Wednesday, May 14, 2008

Are We Ready for Half-Baked Ideas?

In "Open Source Scholarly Publishing" I summarized a scholarly communications model called open source publishing being proposed by Dr. Eric Mockensturm. It presents a dynamic environment that allows authors to present their ideas rapidly, even in 'half baked' unfinished form, and then fill in material as it becomes available.

Today, as I walked around campus, I listened to an Educause podcast from the Seminars on Academic Computing Conference by Jon Udell, Evangelist of Microsoft Corporation, entitled "The Disruptive Nature of Technology". The talk was primarily about the creation of personal digital space, or lifebits, the half-baked theme came up again.

"Web 2.0 and other emerging technologies invite exploration, innovation, and building with “small pieces loosely joined.” Yet those opportunities can disrupt traditional academic processes that undervalue amateur participation, discourage faculty from venturing outside their realm of primary expertise, and look to “enterprise solutions” for administrative convenience. Can the academy include “half-baked ideas” in its core mission and processes?"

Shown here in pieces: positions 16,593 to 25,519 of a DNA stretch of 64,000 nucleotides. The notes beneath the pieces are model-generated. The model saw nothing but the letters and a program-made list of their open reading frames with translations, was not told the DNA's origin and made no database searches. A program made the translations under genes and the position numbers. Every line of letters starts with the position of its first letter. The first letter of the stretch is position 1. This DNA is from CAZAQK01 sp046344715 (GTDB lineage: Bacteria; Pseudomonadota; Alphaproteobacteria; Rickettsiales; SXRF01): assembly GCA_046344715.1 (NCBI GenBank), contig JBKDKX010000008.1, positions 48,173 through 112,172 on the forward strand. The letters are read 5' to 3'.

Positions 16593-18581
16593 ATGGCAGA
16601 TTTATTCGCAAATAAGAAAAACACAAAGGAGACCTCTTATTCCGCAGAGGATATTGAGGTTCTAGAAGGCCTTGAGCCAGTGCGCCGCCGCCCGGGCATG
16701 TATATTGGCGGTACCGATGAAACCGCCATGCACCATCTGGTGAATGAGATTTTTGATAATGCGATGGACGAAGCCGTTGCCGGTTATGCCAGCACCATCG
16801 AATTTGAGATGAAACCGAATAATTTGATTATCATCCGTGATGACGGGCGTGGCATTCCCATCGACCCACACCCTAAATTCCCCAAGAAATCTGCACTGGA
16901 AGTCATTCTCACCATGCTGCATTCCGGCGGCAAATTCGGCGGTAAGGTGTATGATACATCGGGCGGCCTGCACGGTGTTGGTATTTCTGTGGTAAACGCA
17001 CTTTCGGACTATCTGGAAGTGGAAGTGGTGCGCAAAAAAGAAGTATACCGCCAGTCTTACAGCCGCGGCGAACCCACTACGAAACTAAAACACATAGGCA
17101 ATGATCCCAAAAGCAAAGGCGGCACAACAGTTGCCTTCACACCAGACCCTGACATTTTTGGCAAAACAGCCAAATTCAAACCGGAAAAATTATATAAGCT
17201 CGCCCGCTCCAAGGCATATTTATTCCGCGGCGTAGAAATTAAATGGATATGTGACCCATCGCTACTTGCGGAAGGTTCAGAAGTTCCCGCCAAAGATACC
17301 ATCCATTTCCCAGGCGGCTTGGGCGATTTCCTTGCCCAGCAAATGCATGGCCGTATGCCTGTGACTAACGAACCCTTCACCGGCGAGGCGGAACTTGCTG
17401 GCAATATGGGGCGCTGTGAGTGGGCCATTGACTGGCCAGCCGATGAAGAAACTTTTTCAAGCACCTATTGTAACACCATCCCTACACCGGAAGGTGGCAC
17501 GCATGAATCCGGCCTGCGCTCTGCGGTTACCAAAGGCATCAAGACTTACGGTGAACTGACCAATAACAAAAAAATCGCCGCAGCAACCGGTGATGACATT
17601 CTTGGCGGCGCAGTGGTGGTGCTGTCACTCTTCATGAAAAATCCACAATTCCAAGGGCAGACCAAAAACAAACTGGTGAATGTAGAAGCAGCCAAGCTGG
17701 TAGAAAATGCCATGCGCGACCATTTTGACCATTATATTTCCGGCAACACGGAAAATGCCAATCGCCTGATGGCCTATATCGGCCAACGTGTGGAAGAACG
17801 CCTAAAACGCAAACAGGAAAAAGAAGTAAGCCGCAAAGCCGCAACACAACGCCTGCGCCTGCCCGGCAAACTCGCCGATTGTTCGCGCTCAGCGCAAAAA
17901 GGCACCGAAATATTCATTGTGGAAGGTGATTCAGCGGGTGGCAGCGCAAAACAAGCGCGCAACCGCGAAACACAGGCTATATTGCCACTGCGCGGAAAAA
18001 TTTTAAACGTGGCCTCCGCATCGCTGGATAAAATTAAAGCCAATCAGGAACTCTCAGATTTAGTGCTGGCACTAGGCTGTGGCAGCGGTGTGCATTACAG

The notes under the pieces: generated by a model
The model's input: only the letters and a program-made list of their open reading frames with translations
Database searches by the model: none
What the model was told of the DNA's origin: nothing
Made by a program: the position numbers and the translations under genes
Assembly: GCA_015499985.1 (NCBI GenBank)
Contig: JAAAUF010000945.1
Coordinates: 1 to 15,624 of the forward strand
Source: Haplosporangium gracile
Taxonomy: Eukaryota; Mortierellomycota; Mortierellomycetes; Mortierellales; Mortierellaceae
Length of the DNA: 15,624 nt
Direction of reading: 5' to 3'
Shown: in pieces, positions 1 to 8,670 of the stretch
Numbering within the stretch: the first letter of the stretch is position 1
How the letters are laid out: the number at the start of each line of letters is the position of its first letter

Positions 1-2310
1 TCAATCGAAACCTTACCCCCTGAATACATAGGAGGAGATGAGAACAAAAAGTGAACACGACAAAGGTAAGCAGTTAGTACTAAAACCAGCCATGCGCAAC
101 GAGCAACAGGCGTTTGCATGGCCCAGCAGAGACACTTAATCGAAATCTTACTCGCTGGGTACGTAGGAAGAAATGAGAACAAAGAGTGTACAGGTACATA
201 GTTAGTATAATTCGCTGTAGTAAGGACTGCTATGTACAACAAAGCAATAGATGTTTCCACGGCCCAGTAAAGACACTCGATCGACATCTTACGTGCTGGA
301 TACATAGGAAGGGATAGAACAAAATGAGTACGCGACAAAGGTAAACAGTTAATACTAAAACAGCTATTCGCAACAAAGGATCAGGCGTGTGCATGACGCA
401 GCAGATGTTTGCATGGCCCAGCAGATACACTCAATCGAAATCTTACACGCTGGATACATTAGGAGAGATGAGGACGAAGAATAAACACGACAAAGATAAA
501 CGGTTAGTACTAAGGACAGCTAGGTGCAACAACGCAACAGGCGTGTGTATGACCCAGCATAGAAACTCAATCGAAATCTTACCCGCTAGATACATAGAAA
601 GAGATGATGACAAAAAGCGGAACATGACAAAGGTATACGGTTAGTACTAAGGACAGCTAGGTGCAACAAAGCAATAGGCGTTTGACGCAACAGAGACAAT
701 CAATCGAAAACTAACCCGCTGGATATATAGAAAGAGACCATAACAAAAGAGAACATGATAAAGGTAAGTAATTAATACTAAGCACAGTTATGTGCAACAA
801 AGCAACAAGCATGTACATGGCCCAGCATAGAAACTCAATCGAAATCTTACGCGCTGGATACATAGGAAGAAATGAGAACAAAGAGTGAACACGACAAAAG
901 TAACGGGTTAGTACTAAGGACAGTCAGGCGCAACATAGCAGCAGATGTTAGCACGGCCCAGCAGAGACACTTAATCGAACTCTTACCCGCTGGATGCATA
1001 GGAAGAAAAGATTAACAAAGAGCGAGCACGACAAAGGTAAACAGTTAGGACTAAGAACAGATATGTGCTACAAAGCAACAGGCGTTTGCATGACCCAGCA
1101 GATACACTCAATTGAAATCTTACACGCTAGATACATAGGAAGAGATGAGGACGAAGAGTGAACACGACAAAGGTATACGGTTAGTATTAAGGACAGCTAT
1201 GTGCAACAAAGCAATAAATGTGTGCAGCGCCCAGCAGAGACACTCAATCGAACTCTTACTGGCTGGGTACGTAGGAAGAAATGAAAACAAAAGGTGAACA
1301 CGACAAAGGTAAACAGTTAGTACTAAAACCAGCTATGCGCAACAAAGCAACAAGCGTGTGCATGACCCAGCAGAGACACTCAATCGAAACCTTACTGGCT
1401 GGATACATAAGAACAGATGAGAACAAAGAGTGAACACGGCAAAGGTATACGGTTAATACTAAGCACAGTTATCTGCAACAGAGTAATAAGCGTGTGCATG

Once again I wonder. Why is it that librarians still tend to favor fully-baked ideas, especially when it comes to providing services, rather than a more half-baked approach? 

This week I proposed to the three campus library directors (University Libraries, Law, Health Sciences) the idea of creating an Ohio State University Libraries Labs.  It will be OSUL's emerging technologies sandbox. The concept was well received and I will be leading the effort. The challenge will be pulling it together with no new personnel and limited funding.
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